pyoor_excuse (pyoor_excuse) wrote in abandonedplaces,
pyoor_excuse
pyoor_excuse
abandonedplaces

Holiday Catchup, the revenge.

I recently went on a week's holiday from Ireland. A country which seems to consist (at least in Rural areas) of an incredible number of abandoned buildings. In the end we only went in one, but we chose a good one...



We espied this one fenced off by a 6 foot tall, pointy metal, green fence. Now, we had no particular intention of trespassing despite my desire to go looksie; outside it, and visible from our distance were a couple of shipping containers; the building was obviously open though, and it was...tempting. We wandered along the 'new' path that people'd created alongside the fence which cut viciously across the path we'd been following. Suddenly the big green fence ended.

Then there were....a couple of strands of wires on poles....for a fence...

Then someone'd trampled the wires down. There was, essentially, no significant barrier. We um'd and ah'd. Kathryn reminded me of my nurse status. But standing there, in that isolated spot, it was clear that there was no activity, and no one around.

I stepped over the fence, explaining that Kathryn most definately didn't have to come with me and I'd be quick...

About 2 minutes later we were standing in a manor house built in 1799...



It was and is one of the most utterly fantastic places I've explored. Very little remains, the floor only stays standing because it's solid vaulted brick. Apart from a bookcase / cupboard (it's difficult to tell) built into the second floor wall and a couple of bits of lath and plaster hanging off the walls I couldn't see any original features inside. The house looked out over the lake, its cold decaying frontage displayed to the world. But inside it was a feast for the eyes. Overrun by plants, the place displayed a beauty it never would have had in life.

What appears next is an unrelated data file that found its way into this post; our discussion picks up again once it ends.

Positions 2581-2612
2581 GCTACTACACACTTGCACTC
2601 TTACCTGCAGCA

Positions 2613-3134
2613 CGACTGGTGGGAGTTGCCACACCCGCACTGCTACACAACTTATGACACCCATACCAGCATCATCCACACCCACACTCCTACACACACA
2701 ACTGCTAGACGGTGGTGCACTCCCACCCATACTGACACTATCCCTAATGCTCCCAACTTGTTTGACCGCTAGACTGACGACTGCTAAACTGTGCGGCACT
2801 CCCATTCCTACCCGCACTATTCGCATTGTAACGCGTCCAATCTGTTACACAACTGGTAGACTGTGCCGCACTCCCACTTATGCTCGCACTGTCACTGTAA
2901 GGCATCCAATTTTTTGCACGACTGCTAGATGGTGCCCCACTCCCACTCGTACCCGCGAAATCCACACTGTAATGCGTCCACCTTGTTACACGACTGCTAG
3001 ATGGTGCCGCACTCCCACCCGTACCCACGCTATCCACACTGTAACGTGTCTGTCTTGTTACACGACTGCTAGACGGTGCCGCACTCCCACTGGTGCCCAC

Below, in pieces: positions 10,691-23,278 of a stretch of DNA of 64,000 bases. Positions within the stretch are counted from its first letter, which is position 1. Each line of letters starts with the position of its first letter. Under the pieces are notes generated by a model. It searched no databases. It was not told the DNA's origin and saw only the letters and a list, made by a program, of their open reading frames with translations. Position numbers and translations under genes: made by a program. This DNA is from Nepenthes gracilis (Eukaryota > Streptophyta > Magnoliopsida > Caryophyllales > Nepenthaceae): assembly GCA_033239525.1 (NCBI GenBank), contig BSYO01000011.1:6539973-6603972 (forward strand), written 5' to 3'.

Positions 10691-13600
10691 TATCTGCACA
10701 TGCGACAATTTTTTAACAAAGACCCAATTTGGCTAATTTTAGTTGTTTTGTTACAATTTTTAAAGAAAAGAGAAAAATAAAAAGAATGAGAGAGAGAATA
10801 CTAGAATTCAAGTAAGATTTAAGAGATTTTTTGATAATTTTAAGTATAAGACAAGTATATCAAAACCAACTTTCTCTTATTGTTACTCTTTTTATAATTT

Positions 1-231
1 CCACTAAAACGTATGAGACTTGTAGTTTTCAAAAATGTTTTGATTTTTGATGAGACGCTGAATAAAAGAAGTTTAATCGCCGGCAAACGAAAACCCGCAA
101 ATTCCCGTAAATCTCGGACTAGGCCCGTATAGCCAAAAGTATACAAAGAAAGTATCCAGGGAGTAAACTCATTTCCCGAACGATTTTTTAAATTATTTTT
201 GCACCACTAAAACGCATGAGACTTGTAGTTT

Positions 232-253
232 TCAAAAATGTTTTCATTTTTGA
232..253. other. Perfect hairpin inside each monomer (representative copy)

It was utterly enchanting to walk around.



As Kathryn (my wife) said, it was like being in a children's fairytale.

It had obviously been bricked up and reopened in the not completely distant past, and there was some evidence that someone, at some time, had been wanting to renovate it. I wanted to renovate it. Were it not in rural Ireland, and instead in Canada I'd be trying to work out how to get the money to restore it.

In the cellar lurked a couple of very clearly abandoned bits of builder's tables, but the plywood door to the front of the house lying on it's back (and having clearly been lying there for some time), and the overturned and empty oil container (the drive area reeked of oil) told the story of an abortive attempt to resuscitate the home. I'm not sure it wants to be renovated.



The foundation stone lurks behind a (presumably) later addition to give a courtyard type area near one of the cellar doors, Kathryn spotted it, and photographed it. I, distressingly ran out of both batteries and space on my CF card as we were there.

I've no idea when it was abandoned; Ireland's telephone company appeared in the 1880s,and it shows evidence of having had a telephone connection (isolators are above one of the windows), so it must have been in use then. Initially we thought it may have been burnt down during the Famine (1840s to 50s) - it looked like there might have been a fire - but that'd be too early. I've not managed to find anything about it online...

The Flickr set from our holiday is here (there's lots of human-abated abandonment - monasterys, etc; oh and a pub in there); but photos of the manor house start here.

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